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Contact: Dr. Joseph V. Scelsa


Italian American Museum
Artiste Italiane
Women Artists of Italian Heritage

Artist: Daniella Day
Goddesses of Good Housekeeping
Mixed media on canvas
9 x 12 in.

Daniella Day received her BFA from the Fashion Institute of Technology (FIT) in New York City. She studied drawing, painting, and sculpture and picked Restoration as the focus of her studies. After graduating Magna Cum Laude, she was awarded a post-graduation internship in Florence, Italy, with four other classmates who were also specially selected from her program. Daniella exhibits her contemporary mixed media pieces, and paintings, in art shows nearly every month, mostly on the Lower East Side of Manhattan. Additionally, she is the manager of the Italian American Museum in Little Italy. She also lives, loves, creates, and volunteers in Little Italy, the fourth generation of her family to do so.

Artist Statement

I created this piece specifically for the exhibition Artiste Italiane. Inspired by the March 1951 edition of Better Homes and Gardens Magazine, I wanted to pay tribute to the women featured in the pages, who were depicted as sunny homemakers, their roles pre-determined for them during that time period. The most exalted woman, to me, appeared in an ad for V-8 vegetable juice with the tagline “V-8 has lively flavor and Goodness,” so I changed Goodness into Goddess. The second ad that appealed to me was a woman reclining in bed. I noticed she was almost interchangeable with the woman in the V-8 ad, as advertisements back then were not only whitewashed, but so uniformly 1950s fashion flavored.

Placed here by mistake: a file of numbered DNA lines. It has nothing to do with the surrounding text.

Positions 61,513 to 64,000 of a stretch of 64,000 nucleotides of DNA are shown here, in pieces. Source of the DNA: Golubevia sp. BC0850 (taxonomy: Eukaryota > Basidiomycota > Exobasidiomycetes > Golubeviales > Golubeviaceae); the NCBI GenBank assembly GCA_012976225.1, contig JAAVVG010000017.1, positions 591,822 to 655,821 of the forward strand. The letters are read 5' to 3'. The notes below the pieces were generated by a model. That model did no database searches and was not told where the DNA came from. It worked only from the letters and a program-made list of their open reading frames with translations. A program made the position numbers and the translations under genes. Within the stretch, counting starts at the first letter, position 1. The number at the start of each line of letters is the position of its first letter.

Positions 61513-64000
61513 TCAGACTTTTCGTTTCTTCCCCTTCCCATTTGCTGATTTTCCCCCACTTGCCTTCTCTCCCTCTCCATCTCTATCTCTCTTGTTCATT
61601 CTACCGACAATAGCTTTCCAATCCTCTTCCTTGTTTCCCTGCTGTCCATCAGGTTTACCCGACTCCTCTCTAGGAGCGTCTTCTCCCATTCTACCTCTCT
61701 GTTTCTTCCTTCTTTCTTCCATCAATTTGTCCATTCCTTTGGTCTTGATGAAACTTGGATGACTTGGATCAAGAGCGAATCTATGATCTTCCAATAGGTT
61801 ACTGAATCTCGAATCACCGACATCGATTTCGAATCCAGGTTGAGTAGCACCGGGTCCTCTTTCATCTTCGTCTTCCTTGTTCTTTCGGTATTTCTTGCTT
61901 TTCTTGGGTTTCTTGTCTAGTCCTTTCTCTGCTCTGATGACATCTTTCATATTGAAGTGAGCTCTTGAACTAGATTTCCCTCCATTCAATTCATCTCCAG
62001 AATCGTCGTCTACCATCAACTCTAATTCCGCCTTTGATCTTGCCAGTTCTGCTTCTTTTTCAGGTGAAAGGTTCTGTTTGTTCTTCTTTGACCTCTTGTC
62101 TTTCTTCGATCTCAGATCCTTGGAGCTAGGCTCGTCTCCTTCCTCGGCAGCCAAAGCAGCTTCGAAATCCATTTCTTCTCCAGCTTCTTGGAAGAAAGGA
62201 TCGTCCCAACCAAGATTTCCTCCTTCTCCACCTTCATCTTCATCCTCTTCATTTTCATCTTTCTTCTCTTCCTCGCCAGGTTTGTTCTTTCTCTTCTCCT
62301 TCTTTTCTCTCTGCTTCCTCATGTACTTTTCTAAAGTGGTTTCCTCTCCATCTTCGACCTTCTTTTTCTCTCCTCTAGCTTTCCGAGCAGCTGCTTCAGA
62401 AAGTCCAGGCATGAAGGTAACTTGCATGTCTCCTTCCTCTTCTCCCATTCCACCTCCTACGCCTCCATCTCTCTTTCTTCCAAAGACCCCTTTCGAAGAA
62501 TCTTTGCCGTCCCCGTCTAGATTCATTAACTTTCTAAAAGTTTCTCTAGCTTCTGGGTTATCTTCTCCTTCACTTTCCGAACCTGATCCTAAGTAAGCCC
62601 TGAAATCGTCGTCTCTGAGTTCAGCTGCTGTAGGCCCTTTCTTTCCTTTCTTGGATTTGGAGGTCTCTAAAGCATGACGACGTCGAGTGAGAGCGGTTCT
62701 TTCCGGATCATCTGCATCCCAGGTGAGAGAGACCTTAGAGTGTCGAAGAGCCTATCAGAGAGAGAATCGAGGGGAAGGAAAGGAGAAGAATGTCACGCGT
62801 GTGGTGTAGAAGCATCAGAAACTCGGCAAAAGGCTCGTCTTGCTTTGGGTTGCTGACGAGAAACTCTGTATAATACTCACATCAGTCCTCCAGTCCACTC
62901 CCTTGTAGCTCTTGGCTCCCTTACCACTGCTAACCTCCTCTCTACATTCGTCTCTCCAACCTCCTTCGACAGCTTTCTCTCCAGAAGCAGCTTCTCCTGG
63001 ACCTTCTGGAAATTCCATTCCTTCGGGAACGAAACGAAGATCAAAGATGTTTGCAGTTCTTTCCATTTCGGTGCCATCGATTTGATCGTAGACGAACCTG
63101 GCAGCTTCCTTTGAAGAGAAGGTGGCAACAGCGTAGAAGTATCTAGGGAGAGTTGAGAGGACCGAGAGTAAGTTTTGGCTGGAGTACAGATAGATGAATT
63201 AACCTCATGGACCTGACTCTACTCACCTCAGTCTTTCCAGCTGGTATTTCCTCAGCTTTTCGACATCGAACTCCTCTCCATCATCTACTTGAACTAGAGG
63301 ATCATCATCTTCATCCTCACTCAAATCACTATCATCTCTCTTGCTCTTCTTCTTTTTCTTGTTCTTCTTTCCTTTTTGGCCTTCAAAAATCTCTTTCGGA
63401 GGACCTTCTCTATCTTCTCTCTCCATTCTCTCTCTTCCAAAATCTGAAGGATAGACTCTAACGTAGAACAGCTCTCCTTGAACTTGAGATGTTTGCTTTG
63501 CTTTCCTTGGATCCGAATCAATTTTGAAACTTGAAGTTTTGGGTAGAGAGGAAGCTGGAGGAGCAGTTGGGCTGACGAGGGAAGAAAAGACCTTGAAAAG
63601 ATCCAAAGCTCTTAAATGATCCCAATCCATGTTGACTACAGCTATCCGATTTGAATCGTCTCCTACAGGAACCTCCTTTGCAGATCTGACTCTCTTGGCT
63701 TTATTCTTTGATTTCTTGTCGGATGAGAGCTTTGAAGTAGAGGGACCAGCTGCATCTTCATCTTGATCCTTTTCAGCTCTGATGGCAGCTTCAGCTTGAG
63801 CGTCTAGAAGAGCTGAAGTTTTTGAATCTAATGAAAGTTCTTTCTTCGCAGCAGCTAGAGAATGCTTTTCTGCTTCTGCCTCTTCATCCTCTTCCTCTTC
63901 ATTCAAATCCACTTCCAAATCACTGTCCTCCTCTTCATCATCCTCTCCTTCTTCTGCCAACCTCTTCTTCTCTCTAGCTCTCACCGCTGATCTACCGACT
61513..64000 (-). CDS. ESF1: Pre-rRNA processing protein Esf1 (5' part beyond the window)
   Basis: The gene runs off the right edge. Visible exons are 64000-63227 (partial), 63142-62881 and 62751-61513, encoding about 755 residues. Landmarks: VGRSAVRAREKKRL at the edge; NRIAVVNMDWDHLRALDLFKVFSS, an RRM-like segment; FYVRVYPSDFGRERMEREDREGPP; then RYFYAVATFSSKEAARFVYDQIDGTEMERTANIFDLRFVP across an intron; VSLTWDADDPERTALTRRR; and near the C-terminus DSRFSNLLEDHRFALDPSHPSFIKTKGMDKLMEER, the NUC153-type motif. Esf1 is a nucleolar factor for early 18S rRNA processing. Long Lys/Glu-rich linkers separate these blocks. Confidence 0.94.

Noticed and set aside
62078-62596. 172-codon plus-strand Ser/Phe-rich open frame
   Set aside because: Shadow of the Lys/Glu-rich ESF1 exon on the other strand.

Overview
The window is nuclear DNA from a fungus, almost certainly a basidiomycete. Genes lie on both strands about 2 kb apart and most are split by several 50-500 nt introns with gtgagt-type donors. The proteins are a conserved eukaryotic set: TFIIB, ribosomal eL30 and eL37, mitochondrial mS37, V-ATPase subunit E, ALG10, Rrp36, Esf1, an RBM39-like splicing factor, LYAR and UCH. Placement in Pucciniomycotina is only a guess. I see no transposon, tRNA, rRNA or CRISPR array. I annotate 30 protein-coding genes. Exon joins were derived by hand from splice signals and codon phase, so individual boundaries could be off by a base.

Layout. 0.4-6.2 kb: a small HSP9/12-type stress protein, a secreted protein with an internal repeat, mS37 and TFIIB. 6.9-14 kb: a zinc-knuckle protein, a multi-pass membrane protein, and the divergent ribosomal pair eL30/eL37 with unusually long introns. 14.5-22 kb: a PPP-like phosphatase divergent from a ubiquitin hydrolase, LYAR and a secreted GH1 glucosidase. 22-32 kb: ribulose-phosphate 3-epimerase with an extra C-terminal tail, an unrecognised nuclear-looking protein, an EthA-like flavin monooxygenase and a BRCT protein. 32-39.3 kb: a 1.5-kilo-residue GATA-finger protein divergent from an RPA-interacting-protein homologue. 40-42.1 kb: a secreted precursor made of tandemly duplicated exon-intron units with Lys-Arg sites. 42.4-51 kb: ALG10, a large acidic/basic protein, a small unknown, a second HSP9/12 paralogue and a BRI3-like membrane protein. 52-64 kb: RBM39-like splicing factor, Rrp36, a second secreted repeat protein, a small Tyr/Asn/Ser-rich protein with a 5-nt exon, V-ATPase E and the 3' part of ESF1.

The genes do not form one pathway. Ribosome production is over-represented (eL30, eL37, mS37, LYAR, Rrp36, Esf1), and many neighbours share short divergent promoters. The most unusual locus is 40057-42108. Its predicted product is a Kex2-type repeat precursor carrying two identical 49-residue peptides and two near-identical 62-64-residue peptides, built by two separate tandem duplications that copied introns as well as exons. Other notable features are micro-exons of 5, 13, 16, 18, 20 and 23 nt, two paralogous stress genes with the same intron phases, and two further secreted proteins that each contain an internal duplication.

I portrayed the central woman in the collage as “The Empress” from a deck of Tarot Cards. She is reclining on her throne (a bed), and surrounded by other women of her time who are also portrayed as saints or angels. “The Empress” has a halo/crown that also doubles as a stylish bathing cap. The rays protruding from it are made from a tape measure. Although she is shown relaxing, and perhaps about to go swimming after taking a nap, her mind is always on homemaker matters – perhaps sewing some curtains, or adding up the cost of items on her impending grocery lists. The other elements of the piece subtly elude to the feminine beauty of a woman’s body and are also collaged from additional advertising pages in Better Homes and Gardens. Lastly, the blue numbered cards are from a vintage Tombola game that belonged to my grandparents. They likely played with those very cards in the 1950s. Tombola was imported to the U.S. by Italian immigrants who came to the U.S. in massive numbers from Italy in the 19th and 20th centuries. Tombola is the equivalent of Italian bingo.

I was curious to see who the woman in the original V-8 ad actually was, and the first bit of information I found is shared bellow. She is described as follows in the March 8th edition of The New York Times:
“Teresa Wright, was a high-minded ingénue who marshaled intelligence and spunk to avoid being typecast as another 1940's ‘sweater girl,’ and became the only actor to be nominated for Academy Awards for her first three films.”

Contact: daniella.day@gmail.com

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